Home World Europe News EU Refugee Crisis: Sweden May Reject up to 80,000 Asylum Applications

EU Refugee Crisis: Sweden May Reject up to 80,000 Asylum Applications

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Sweden’s Interior Minister Anders Ygeman has said that his country may reject the asylum applications of up to 80,000 refugees and should prepare to deport them.

Anders Ygeman said charter aircraft would be used to deport the refugees but it would take several years.

Some 163,000 refugees applied for asylum in Sweden in 2015, the highest per capita number in Europe.

The numbers have fallen significantly since Sweden imposed tighter border controls in 2016.

Along with Germany, Sweden is a prime destination for refugees and other refugees entering the EU illegally.

Of the approximately 58,800 asylum cases processed in Sweden in 2015, 55% were accepted.

Of those facing expulsion, Anders Ygeman was quoted in Swedish media as saying: “We are talking about 60,000 people but the number could climb to 80,000.”Refugees in Sweden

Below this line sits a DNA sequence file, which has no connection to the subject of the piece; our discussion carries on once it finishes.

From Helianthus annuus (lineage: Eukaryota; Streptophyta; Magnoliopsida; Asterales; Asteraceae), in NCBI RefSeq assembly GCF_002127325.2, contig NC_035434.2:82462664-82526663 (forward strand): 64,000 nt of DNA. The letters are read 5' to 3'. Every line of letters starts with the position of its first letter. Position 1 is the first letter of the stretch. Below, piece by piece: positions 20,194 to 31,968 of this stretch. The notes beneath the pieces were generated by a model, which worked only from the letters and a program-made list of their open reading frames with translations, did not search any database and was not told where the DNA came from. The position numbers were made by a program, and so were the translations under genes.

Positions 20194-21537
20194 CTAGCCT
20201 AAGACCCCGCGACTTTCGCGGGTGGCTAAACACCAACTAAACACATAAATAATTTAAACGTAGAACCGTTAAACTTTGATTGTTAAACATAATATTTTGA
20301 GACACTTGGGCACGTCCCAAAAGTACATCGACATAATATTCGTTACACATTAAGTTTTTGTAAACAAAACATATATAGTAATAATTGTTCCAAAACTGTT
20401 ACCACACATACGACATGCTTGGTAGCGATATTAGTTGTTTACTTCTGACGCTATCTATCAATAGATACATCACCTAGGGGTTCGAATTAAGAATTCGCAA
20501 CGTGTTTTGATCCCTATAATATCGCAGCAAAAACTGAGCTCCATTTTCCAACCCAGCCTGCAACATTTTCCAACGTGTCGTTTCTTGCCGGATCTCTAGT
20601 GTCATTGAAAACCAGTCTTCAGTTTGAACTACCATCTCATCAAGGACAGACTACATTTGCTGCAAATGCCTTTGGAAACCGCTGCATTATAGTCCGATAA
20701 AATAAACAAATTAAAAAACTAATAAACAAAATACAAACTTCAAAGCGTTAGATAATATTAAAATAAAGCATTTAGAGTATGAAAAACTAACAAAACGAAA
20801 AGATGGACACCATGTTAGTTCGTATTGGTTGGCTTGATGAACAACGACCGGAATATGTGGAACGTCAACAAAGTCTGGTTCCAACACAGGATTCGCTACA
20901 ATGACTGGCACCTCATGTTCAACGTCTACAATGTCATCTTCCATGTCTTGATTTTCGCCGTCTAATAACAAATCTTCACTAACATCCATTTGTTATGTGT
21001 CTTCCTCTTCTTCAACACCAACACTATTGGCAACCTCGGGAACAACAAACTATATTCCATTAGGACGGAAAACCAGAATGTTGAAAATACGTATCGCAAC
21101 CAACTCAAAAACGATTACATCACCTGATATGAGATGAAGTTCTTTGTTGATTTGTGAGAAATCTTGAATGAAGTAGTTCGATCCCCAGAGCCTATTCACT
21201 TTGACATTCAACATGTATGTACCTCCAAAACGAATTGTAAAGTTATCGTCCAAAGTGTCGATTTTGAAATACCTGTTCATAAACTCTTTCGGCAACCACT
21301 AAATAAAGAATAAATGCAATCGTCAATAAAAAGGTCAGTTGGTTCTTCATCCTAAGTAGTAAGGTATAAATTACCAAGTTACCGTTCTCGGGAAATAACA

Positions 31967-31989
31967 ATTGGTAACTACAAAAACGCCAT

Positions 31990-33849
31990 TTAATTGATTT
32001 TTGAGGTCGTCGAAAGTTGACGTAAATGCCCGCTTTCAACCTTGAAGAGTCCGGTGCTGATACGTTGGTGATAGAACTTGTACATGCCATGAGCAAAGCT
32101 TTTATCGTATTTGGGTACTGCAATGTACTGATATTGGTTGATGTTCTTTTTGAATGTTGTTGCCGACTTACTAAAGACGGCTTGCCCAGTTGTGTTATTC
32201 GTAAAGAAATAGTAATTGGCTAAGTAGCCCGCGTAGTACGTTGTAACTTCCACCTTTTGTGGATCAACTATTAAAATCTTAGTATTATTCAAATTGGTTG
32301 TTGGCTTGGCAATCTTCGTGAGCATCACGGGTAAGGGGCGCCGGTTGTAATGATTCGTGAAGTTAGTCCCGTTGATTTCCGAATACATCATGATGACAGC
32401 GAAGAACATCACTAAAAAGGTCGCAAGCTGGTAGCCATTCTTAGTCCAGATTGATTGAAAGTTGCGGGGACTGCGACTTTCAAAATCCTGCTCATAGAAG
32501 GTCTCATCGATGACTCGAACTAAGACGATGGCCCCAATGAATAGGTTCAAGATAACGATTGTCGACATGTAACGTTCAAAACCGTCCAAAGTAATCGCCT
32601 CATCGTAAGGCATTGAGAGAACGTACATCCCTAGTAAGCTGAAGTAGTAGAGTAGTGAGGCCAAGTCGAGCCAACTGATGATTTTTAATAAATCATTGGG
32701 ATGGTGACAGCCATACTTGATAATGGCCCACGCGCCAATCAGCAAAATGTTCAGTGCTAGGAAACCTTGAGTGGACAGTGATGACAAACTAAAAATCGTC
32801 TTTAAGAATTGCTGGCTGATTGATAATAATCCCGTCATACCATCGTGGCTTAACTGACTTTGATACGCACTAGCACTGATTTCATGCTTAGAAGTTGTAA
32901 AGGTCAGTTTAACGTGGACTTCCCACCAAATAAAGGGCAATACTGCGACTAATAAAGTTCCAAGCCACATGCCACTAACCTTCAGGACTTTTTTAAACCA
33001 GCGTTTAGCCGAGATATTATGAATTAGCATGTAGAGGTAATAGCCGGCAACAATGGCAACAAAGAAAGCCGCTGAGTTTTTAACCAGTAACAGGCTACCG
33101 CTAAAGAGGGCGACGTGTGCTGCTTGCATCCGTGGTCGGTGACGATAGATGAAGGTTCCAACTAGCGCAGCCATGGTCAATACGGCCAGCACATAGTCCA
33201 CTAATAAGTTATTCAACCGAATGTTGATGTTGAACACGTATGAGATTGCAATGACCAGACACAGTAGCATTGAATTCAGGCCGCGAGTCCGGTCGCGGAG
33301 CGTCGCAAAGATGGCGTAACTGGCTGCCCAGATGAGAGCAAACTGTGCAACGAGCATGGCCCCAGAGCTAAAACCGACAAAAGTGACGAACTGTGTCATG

He later tweeted to say he had not taken a position on how many refugees had grounds for asylum, it being a matter for the authorities and the courts.

Sweden earlier this week became the latest of a number of European nations to see tensions over migrants heightened by violence. A 15-year-old asylum seeker was arrested in Molndal, near Gothenburg, after a 22-year-old asylum centre employee was stabbed to death.

More than one million refugees and migrants travelled to Europe in 2015, most fleeing conflicts in Syria, Iraq and Afghanistan.

The UN says another 46,000 people have arrived in Greece so far this year, with more than 170 killed making the dangerous crossing from Turkey.


In the latest such accident, at least 11 migrants drowned – mostly children – after their boat capsized off the island of Samos, the Greek coast guard says. Several are still missing.

On January 27, a draft European Commission report said Greece “seriously neglected” its obligations to control the external frontier of Europe’s passport-free Schengen zone.

Greek government spokeswoman Olga Gerovasili accused the Commission of “blame games” and said it had failed to act on a program agreed in 2015 to relocate tens of thousands of migrants and refugees stranded in Greece.

Denmark has also faced criticism this week after approving legislation to seize the valuables of refugees in the hope of limiting the influx of migrants.

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